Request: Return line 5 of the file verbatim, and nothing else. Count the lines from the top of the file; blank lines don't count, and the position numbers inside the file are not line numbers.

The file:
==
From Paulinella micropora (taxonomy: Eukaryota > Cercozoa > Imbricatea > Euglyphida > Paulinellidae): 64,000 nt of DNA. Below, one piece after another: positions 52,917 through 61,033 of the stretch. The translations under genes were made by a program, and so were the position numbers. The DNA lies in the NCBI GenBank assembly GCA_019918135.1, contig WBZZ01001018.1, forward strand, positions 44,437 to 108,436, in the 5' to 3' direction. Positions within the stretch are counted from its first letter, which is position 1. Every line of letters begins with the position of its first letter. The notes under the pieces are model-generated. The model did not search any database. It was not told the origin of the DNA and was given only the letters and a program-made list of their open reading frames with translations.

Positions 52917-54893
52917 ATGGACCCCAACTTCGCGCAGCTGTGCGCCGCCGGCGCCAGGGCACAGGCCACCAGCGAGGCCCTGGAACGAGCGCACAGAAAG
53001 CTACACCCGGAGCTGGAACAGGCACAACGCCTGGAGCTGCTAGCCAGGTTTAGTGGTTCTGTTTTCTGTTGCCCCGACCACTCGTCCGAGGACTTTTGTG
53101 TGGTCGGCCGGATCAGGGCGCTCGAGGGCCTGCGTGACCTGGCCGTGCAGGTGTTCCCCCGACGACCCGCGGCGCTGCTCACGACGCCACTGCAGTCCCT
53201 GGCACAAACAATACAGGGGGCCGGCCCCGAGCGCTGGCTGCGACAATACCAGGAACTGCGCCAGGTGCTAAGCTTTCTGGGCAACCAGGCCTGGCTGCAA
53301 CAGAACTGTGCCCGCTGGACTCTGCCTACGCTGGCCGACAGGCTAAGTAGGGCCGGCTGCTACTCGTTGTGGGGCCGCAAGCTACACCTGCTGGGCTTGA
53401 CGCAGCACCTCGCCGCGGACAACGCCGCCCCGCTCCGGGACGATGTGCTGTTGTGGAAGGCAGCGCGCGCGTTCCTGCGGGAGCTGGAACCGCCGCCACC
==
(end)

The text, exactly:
53101 TGGTCGGCCGGATCAGGGCGCTCGAGGGCCTGCGTGACCTGGCCGTGCAGGTGTTCCCCCGACGACCCGCGGCGCTGCTCACGACGCCACTGCAGTCCCT